This had us all thinking that the second round would surely finish him off, and we would not see him again for a long while. There we did not count on quite how competitive he can be, since much to our surprise he crossed the line, close to death but breathing, after just 1hour1min. Elisabeth had the last 5k to run, and stayed just under 30min, taking us to the finish in a total time of 3:56:and a bit.
It was a fantastic event, with a total of 1100 teams entered. Since we all have the competition gene, we immediately decided to do this again next year, and are hoping to have at least one more freediver’s team to compete against – so get your running shoes ready, guys!
Jesper says his legs are fine. I don’t believe a word of it.
Saturday, 7 November 2009
I finally had to give in and face the truth: I was not going to make it to the world championships in the Bahamas, much as I would have liked to go. Fellow sad no-goers Liv and George managed to talk Stavros into rescuing us from the approaching winter blues and organise a mini training week near Athens. We were joined by Dave Tranfield and Greg, whom Stavros recruited during a course, and who had thought freedivers were reasonably normal people until he met us lot.
I was so looking forward to seeing the sun, I happily packed my bag full of all the items a girl needs during such an occasion: a range of bikinis, denim miniskirt, shorts, assortment of flip flops, several pairs of sunglasses, sunscreens, aftersuns, skimpy tops, etc etc. I was just done with all this when my friend Jens called me, to complain about me going off to sunny shores while normal people were stuck back in the rain. He asked me what the weather would be like, and I said, no idea, sunny, of course, what else? Ha! Shouted the man and went to check the forecast on the internet. Well. I detected a hint of glee in his voice as he read out the bad news. They involved such things as rain, clouds, storms, and freezing temperatures. I put the phone down, unpacked my bag and filled it with fleeces and woolly hats.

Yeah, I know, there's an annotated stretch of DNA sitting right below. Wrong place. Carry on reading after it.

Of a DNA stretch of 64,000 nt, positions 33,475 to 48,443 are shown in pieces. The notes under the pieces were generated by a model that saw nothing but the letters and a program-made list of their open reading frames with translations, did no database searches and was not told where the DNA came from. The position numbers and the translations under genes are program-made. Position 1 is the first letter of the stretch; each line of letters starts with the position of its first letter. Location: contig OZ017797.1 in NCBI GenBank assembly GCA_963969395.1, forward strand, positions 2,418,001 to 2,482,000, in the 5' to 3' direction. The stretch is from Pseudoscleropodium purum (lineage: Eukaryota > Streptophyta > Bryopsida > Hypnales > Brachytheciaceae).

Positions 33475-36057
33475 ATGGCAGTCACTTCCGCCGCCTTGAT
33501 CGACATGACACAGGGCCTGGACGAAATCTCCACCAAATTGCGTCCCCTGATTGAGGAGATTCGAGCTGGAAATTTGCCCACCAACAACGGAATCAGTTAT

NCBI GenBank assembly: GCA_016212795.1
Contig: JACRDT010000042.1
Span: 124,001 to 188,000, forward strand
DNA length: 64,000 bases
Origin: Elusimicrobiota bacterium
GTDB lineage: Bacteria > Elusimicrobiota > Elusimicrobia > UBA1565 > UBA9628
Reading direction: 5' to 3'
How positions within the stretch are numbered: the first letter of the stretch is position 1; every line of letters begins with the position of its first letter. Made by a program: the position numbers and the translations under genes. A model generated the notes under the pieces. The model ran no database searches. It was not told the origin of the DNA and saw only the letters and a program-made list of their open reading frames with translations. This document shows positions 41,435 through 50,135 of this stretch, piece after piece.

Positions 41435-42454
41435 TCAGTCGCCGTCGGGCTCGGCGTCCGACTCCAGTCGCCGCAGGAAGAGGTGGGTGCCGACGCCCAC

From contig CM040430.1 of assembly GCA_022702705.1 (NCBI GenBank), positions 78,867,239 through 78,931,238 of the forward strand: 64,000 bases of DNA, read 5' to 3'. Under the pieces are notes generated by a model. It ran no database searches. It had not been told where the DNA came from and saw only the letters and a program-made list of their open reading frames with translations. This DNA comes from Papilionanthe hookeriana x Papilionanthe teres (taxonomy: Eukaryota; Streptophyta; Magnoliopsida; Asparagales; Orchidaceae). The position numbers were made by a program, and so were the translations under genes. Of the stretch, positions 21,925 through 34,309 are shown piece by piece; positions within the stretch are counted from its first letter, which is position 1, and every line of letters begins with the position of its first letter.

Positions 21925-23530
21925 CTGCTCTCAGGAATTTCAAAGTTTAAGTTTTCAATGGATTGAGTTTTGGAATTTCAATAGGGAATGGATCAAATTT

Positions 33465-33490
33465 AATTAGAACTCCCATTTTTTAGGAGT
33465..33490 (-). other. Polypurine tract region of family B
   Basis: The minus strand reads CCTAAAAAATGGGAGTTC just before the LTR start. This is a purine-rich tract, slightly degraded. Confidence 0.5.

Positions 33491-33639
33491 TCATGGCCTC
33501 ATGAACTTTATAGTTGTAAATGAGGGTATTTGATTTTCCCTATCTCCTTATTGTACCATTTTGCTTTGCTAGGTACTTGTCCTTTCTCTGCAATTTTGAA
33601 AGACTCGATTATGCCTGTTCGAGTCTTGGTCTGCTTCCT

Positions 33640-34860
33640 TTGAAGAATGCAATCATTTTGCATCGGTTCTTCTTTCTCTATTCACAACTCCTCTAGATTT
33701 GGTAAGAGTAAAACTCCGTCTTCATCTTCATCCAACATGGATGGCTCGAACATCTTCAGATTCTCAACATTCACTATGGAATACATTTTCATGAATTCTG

The week was wonderful, in spite of the rather accurately forecast weather conditions. There was not much to do in the afternoons, so we had nice picnic lunches, hung around drinking tea, read, slept. Stavros and Giota took fantastic care of us, driving us around, cooking us lovely dinners, and generally making sure we were having a great time. Most days, I dived with the sled, doing head down variable to 60m, to practise equalization. This was the fastest I have ever gone: I reached 60m in 27sec the first time round! What was most beautiful, though, was diving the mini blue hole they have near Athens. It is more like a black hole, really, as it looks completely dark from above. There is a down current which means the descent feels amazing, simply effortless. At the bottom, the current disappears into a tunnel that has been blocked off to stop stupid divers from going in there. Foivos, who was looking after us lot with amazing safety diving, made me do statics down there, since he has promised to take me spearfishing next time and this was part of the training regime. I stayed for up to one minute, which was a lot nicer than doing a static in the pool, I tell you.
Here is a video Stavros filmed:
Next weeend it’s the Berlin long night of apnea. I have announced DNF. I do not want to do anything at the moment, in fact, I have been overcome by a great feeling of laziness. Anyone want to come and give me a cold? Please?